Government imposes new gas tax
The Jamaican Government has taken the decision to hedge against an increase in the price of petroleum on the world market and is to impose a $7 per litre tax on petrol to pay for the mechanism, which finance minister Dr Peter Phillips has likened to an insurance policy.
While government officials were yesterday unwilling to disclose the volume of petrol and the price at which the hedging will take place, Phillips, in opening the Budget Debate in the House of Representatives, said the new tax will yield $6.4 billion. The measure takes effect on Wednesday.
Brian Pengelley, president of the Jamaica Manufacturing Association (JMA) welcomed the announcement saying the build-up of a hedge fund shows good planning.
"It is hard but it is good financial planning. In our sector we have to plan long term because we don't know what prices are going to do, so we do long-term planning and part of that is certainly building in hedge," Pengelley told The Gleaner yesterday.
"Financial planning in business is something that we have to do and that helps us with stability so I guess the minister is taking lessons from the private sector," he added.
The additional gas tax is part of a $22.6 billion in tax measures announced by Phillips to help finance the 2015-2016 budget which is projected at $641.6 billion. The minister said tax compliance measures are expected to yield $12.7 billion due mainly to the amendments to the Property Tax Act, new transfer tax laws and withholding taxes on payments which are statutorily due.
Phillips said the successful implementation of those tax measures will mean a revenue gap of $10.4 billion which he will be seeking to collect through new taxes.
In announcing the gas tax, Phillips said the Government took the decision to purchase a hedge in the market against the risk of a sharp increase in prices.
"It is like an insurance premium. You pay it, just like you insure your house, not because you expect a fire, but if a fire does come, you want to make sure that you are not living outdoors," Phillips said.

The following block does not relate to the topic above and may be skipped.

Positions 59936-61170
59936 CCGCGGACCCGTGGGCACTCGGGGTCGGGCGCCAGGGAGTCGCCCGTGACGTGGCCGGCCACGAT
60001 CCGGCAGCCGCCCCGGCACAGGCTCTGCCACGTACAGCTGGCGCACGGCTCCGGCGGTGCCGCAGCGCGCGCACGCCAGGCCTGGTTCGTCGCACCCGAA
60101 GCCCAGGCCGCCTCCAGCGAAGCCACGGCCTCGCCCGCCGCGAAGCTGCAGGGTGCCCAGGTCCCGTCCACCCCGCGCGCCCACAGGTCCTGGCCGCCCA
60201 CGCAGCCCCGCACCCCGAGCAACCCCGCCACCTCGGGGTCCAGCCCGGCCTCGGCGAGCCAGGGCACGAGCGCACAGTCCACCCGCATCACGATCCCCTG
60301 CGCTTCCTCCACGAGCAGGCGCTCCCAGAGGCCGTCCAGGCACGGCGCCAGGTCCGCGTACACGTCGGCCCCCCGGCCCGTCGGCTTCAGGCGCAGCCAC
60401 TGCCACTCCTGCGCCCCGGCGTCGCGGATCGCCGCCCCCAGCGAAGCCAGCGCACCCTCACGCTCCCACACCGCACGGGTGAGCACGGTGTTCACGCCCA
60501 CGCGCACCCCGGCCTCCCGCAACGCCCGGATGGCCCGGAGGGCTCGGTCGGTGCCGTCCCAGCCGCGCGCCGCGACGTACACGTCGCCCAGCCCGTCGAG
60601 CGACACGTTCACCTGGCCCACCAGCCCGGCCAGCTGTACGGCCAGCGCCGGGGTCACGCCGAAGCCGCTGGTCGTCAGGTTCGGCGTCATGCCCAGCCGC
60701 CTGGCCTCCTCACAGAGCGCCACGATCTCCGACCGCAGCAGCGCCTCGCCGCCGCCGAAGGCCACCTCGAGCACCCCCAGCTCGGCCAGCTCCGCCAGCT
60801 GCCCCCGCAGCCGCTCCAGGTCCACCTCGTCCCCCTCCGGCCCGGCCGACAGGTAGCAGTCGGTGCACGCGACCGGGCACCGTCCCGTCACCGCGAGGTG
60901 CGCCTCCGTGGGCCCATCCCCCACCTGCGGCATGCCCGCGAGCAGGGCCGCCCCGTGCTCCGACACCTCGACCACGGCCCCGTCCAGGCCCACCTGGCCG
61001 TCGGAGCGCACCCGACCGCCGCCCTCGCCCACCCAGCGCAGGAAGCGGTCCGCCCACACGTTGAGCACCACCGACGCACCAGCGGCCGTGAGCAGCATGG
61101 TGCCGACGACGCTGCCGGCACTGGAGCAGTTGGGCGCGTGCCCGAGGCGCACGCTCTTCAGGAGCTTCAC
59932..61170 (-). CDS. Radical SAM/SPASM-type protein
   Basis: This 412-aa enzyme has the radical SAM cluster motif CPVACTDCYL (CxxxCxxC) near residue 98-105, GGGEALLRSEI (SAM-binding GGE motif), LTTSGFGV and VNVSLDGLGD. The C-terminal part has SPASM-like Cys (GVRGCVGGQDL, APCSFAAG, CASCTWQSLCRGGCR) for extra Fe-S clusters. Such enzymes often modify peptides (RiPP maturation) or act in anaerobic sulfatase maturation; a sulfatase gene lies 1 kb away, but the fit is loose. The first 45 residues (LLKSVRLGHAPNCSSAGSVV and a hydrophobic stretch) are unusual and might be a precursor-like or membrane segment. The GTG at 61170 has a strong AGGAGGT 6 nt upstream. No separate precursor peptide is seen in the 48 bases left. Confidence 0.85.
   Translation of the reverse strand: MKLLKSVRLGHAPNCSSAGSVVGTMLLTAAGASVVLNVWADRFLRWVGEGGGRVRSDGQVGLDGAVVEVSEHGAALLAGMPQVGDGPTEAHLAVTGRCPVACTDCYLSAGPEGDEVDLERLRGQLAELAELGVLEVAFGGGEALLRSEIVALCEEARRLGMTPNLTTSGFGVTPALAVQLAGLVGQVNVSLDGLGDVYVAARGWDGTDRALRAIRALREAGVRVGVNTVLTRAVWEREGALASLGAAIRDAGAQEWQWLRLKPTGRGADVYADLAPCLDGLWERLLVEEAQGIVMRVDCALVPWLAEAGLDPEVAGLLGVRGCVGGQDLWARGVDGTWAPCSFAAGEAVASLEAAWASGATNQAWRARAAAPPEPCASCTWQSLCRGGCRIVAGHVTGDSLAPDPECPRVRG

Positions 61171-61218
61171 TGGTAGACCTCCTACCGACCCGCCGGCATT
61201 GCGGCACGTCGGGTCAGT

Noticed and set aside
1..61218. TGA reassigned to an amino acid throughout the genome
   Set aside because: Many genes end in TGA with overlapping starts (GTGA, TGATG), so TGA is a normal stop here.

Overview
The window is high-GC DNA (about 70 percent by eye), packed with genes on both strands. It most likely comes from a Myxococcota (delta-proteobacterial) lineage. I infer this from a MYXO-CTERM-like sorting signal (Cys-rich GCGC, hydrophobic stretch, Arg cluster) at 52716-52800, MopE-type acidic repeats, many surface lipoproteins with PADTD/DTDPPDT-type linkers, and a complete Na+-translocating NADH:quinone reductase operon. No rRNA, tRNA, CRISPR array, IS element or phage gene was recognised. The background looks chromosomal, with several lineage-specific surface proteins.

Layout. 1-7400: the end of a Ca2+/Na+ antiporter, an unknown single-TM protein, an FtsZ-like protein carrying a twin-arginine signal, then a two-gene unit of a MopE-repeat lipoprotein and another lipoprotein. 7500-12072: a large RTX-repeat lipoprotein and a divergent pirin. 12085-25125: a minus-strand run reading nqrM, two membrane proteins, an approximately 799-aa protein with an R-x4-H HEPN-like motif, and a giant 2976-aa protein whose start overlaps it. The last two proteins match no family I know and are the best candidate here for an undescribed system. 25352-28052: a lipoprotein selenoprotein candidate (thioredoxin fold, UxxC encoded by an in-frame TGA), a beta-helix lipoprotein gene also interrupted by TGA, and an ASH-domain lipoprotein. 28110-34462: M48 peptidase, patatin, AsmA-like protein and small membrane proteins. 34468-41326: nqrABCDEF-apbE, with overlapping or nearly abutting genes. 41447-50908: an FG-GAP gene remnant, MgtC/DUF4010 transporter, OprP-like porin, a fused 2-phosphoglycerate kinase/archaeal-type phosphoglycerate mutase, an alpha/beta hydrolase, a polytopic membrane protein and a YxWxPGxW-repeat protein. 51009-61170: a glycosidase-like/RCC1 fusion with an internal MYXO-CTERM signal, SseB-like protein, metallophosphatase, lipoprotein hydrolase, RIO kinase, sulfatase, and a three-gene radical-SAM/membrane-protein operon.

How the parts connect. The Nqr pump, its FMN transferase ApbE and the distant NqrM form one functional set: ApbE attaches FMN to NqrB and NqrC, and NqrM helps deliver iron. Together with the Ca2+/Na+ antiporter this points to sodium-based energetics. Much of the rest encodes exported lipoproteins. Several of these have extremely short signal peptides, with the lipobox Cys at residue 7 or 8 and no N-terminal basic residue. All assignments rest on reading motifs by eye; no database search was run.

"We have taken the decision to buy an insurance premium against the prospects of prices going up sharply again and derailing the economic progress," he added.
Phillips said that a financial institution will be paid for a hedge contract for a specific volume of oil. That amount, Phillips said, will be 50 per cent of the non-electricity consumption.
"If oil price is to move above the contracted price, then the country will get a payment which will allow us to cushion the effect of this movement to the general public ... and protect the balance of payment of the country," the minister said. "If the price does not go up at all, then like the insurance you would have paid the contract and that is money that is gone."
Yesterday, Phillips said while the consumers have been benefiting from the decrease in oil prices on the global market, the situation presents significant risks to the country's fiscal situation.
"The first risk is that we relax our efforts at conservation or we relax our efforts to make us less dependent on oil over the medium term. We have made this error before. After the oil price shocks of the 1970s, when oil prices came down, we failed in the 80s to do anything about it and as a consequence, today we still depend on oil for about 95 per cent of our energy needs," the minister said.
"Secondly, there is the risk that oil prices will move up again shortly. This would have profoundly negative effect on our balance of payments and on the economy generally. If oil was to move from its present state to say $80 per barrel again, it would involve an additional US$500 million on our balance of payments accounts," the minister said.